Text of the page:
Decision Making and Discernment (More on Servant Leadership)

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How should we make decisions in church life? This is important when decision making is done by the group not by an individual. At Bearwood Chapel, we believe in plural leadership. We have a team of elders, whilst I’m paid as a full time pastor, I am not above the other elders in a kind of hierarchy but part of that team. We ask the church members to be involved in many of our decisions too.

In Acts 15, the leaders of the church gather in Jerusalem to make some decisions in response to the challenges that were coming with the Gospel crossing over to the Gentiles.  They then write to the churches saying:

28 “For it seemed good to the Holy Spirit and to us to lay no greater burden on you than these few requirements…”

That phrase “It seemed good to the Holy Spirit and to us” gives us a good feel for what decision making in leaders meeting and church members’ meetings is all about. Our aim is to discern together what we should be doing. The aim is to seek and to do God’s will.

Note that this is not about majority voting. The church is not set up as a democracy.  A majority vote can give the wrong answer.  I would sometimes take a show of hands, secret ballot or go round a room and ask for verbal assent from each person as one way for getting a sense of the corporate view. However, that is not always necessary and a majority vote even by a pre-determined percentage does not necessarily mean you should go ahead. However, nor does this mean that there must be a unanimous vote and that small groups of people can have a veto.  The risk with making things about voting is that the vote becomes another way of me expressing my personal preferences as an individual.  I’ve sometimes found that when gracious and godly people vote no to a proposal and you ask them afterwards if they are happy to go ahead with the decision they say “Yes, I’m ready to give this a go.”

Secondly, this is not about consensus.  You see we often associate that word with “compromise.” What this tends to mean is that we find a middle ground that everyone can agree upon. However, the final solution in such situations often ends up watering down the original intention.  You end up with something that no-one is particularly happy about and no-one is really excited about.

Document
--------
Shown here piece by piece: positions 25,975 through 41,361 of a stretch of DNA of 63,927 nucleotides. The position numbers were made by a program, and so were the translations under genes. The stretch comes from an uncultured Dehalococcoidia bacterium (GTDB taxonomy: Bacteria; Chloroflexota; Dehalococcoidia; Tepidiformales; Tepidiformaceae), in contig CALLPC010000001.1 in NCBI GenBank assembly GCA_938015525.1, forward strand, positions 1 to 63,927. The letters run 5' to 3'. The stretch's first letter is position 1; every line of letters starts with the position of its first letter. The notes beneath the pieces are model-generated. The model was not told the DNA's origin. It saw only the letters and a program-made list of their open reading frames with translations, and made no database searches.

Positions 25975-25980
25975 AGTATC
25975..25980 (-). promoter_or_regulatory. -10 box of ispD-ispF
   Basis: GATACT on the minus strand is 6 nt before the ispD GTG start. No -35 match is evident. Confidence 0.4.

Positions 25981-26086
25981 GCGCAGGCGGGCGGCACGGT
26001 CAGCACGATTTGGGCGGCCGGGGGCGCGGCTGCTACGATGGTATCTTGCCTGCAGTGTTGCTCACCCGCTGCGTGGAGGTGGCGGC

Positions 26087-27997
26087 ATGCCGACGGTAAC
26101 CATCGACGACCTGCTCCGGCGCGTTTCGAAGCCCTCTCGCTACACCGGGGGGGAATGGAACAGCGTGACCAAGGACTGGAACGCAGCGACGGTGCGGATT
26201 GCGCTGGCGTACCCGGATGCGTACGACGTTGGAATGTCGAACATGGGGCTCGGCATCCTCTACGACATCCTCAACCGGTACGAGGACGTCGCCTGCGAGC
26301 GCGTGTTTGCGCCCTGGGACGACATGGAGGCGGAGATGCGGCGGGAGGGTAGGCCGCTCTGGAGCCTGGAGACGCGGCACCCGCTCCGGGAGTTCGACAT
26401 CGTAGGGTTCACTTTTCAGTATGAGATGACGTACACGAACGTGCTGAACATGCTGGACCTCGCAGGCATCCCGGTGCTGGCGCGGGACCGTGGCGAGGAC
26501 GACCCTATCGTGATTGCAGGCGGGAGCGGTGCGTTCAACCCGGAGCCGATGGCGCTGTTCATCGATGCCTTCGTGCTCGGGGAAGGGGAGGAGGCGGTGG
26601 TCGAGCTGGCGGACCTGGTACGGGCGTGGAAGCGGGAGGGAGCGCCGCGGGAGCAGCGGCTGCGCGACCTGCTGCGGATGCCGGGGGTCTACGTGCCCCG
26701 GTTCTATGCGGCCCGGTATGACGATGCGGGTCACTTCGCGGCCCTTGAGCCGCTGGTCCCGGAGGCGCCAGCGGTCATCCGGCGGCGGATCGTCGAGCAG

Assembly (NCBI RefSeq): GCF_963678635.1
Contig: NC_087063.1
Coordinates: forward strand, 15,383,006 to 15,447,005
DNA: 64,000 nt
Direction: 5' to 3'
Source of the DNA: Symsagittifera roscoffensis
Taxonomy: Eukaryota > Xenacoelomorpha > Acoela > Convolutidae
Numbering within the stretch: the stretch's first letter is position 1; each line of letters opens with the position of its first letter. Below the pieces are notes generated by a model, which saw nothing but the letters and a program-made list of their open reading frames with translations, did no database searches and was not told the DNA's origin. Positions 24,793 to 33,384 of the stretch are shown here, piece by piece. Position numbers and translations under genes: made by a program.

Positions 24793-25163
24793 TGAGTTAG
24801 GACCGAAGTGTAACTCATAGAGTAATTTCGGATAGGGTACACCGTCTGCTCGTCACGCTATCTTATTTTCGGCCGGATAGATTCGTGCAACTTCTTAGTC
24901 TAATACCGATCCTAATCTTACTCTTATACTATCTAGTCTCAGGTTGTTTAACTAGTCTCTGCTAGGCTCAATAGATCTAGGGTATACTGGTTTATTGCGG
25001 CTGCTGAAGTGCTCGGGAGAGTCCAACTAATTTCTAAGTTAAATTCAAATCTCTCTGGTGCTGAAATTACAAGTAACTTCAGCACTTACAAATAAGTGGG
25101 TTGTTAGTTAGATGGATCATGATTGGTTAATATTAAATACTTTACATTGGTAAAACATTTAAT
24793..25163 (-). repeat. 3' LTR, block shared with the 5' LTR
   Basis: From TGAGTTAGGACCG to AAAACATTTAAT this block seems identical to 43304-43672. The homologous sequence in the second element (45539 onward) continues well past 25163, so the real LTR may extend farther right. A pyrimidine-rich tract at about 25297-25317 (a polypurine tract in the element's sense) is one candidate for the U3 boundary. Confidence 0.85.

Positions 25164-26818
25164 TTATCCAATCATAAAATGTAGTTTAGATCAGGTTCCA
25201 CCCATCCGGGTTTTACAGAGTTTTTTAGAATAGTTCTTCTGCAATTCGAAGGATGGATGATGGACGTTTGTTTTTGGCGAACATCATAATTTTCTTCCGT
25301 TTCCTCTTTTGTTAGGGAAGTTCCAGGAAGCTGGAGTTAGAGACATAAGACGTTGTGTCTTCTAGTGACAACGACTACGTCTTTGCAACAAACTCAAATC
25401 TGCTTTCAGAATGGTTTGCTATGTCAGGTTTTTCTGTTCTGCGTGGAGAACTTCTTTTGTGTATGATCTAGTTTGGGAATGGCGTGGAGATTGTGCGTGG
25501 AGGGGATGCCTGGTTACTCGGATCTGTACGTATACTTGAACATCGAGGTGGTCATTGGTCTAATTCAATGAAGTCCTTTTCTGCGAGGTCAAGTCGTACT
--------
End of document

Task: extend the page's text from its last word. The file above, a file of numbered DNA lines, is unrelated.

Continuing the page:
Rather, when we seek to discern the will of the Spirit together, something else should happen.  First of all, we will all be praying together. Secondly, we will be taking time to listen to God, submitting to Scripture. Thirdly, we will be helped in our discernment by General Revelation.  This will include listening to the expertise of others (we might even suggest that these will be examples of words of knowledge and words of wisdom), we will also listen to the insights and intuition of people. We will give more time to think and to pray. We won’t try to rush the decision.

When we are seeking to reach a body decision together, then rather than fighting for a compromise that gets as much of my preferences in as possible, I will stop and listen. I will be challenged. If I find myself in the minority -maybe even a minority of one then I will want to take time to think about why this is. Have I misheard something?  Have I got it wrong? Is it a question of timing? Are there things that the others are seeing that I’ve not grasped yet.  Do you see that in this case the difference is that I become willing to change my mind, to modify my opinion so that we can reach the right decision?

Because it is not a democracy, this means that it is not just for the minority to listen. It may be that only one person in the room is arguing for a particular approach but we still need to listen to them and consider the possibility that this is the right way forward.

At times this may feel very similar to consensus because we often will modify our approach and take on board different ideas. However, the goal is different. We are not looking to find the lowest common denominator that all can agree to but to reach the right decision that gives us the best way forward and most importantly is obedient to Christ.

Oh … and don’t forget that churches are not infallible.  Our corporate decisions do not count as Special Revelation. So, we will sometimes get things wrong.  This corporate decision making needs to come with a willingness not to take ourselves too seriously, to try things, to be ready to go back and revisit a decision later, to have forgiving hearts.

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